Lab 1: Museum of Fine Arts Visit

We began our visit to the MFA by talking about the cuneiform tablet: the earliest known form of writing and one that help us think about what media mean in their infancy and how those meanings evolve.

In the MFA’s broader Art of the Ancient World Collections, you can find examples of ancient writing from many cultures across thousands of years: Babylonian, Egyptian, Etruscan, Greek, Nubian, and Roman. Because this is an art museum and not a library, this writing can primarily be found on objects rather than in books (don’t worry, we will see some ancient books later this semester). But of course, writing then as now was a diverse practice, and books were only one of many textual media.

Today’s lab will be an exercise in discovery, observation, and comparison. We want to get beyond simple tourism, in which we would look at the objects with some awe and then move on, and toward analysis. I expect that few of you will be able to read the ancient media we’re looking at—though you can of course read the summaries and translations provided in the various exhibits—so we will attend primarily to the relationships between material and meaning.

For this lab, you must choose 2 distinct textual artifacts from 2 different ancient cultures and carefully compare them. Partly this will be an exercise in attentive looking. Spend some time with your chosen artifacts. Take notes as you observe that you can use to write your fieldbook entry. Use your two chosen objects to think comparatively. How are the two objects you’ve chosen similar? How are they distinct? Keep in mind this central question: how do these objects make their meaning? 

To answer such broad questions, look very closely at your chosen artifacts. We can’t hold them, as we will some rare books later this semester, but get as close as you possibly can. Consider such questions as:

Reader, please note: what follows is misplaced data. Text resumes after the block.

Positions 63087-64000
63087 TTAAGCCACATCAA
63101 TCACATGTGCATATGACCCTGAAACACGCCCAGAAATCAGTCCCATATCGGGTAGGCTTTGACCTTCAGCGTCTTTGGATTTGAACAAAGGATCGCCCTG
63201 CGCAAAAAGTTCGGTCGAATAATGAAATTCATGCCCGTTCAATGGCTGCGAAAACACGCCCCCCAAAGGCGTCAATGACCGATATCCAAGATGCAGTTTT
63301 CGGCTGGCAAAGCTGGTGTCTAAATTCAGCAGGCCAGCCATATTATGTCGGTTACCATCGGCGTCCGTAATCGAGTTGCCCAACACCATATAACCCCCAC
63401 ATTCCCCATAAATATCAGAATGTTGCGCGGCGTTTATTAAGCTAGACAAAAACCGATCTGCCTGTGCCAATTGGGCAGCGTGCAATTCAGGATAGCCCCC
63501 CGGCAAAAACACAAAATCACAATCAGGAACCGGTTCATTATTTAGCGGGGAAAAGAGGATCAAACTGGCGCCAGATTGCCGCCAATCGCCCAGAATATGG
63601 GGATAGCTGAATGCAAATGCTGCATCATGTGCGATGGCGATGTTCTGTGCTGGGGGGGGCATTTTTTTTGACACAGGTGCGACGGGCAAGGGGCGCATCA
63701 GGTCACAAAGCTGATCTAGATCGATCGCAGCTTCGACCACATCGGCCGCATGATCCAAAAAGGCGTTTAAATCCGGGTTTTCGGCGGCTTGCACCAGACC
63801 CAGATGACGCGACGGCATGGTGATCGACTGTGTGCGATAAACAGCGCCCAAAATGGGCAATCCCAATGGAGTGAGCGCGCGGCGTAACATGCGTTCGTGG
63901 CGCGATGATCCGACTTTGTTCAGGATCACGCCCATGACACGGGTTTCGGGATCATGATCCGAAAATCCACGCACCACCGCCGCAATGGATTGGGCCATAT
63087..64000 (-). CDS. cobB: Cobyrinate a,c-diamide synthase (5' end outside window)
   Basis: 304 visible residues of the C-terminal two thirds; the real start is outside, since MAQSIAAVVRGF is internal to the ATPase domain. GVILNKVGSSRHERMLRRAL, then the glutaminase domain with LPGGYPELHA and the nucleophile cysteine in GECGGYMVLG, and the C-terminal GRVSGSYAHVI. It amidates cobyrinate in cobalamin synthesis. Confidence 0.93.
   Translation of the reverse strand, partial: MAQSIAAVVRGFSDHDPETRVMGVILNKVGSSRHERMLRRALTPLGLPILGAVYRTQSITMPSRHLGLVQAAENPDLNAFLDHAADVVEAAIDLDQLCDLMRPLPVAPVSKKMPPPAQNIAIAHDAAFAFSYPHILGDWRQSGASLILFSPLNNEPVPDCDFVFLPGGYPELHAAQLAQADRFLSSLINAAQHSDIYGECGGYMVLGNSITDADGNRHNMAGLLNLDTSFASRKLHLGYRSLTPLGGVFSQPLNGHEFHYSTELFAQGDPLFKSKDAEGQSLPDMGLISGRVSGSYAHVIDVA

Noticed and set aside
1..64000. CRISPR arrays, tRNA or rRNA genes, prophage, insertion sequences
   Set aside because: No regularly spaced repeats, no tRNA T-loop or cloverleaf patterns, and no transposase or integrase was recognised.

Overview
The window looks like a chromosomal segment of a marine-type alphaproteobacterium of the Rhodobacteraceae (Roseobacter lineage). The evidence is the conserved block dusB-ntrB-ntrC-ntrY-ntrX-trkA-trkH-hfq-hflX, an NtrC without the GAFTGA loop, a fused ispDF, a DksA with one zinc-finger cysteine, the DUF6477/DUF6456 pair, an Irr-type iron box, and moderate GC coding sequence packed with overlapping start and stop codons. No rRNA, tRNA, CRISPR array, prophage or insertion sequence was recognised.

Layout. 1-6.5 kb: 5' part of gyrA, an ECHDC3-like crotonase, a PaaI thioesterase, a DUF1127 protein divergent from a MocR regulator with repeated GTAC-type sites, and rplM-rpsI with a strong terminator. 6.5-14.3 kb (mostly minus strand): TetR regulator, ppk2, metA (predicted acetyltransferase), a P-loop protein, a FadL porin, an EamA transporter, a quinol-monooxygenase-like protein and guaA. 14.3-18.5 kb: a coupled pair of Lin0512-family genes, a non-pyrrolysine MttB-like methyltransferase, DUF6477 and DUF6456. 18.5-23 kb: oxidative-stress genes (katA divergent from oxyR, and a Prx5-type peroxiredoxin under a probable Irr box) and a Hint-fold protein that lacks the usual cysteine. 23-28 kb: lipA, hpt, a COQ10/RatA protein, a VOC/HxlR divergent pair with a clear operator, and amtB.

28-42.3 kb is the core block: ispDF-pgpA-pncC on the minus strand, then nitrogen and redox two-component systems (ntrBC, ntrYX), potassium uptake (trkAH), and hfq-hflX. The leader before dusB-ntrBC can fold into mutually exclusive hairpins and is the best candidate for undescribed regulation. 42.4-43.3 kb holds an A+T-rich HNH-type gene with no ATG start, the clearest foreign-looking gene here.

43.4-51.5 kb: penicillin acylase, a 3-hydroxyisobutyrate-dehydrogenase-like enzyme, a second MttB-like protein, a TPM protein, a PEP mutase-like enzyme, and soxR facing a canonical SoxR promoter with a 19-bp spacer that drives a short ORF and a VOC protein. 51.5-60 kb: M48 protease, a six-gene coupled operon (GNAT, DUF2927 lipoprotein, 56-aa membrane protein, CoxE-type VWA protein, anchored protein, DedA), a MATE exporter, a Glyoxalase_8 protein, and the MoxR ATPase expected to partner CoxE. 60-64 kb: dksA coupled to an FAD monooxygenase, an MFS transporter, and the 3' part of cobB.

• What is the medium, and what are its materials? How was each artifact created?
  • How do the material facts of your artifacts’ creation affect their textuality? Can you discern a relationship between the materials and the way people wrote with or on those materials?
  • What can you say about the mode of writing on each artifact? How is language represented? How do you imagine these different modes of representation would shape reading and writing processes?
    What is the relationship between text and other kinds of representation (images, etc.) on your chosen artifacts?
  • If there is a translation or summary of a text available, how does that message relate to its medium?
  • How do you think this textual object was used, or intended to be used? How does its form signal those uses?
  • How do your artifacts signal the relationship of texts to issues of class, education, etc.?

In your analysis, you should not simply list similarities and differences: e.g. the cuneiform tablet was small, but the hieroglyphic tomb wall was big. A comparative analysis should interpret those similarities and differences, thinking through what they might tell us about the audience(s), purpose(s), and meaning(s) of writing in these different media, cultures, and time periods.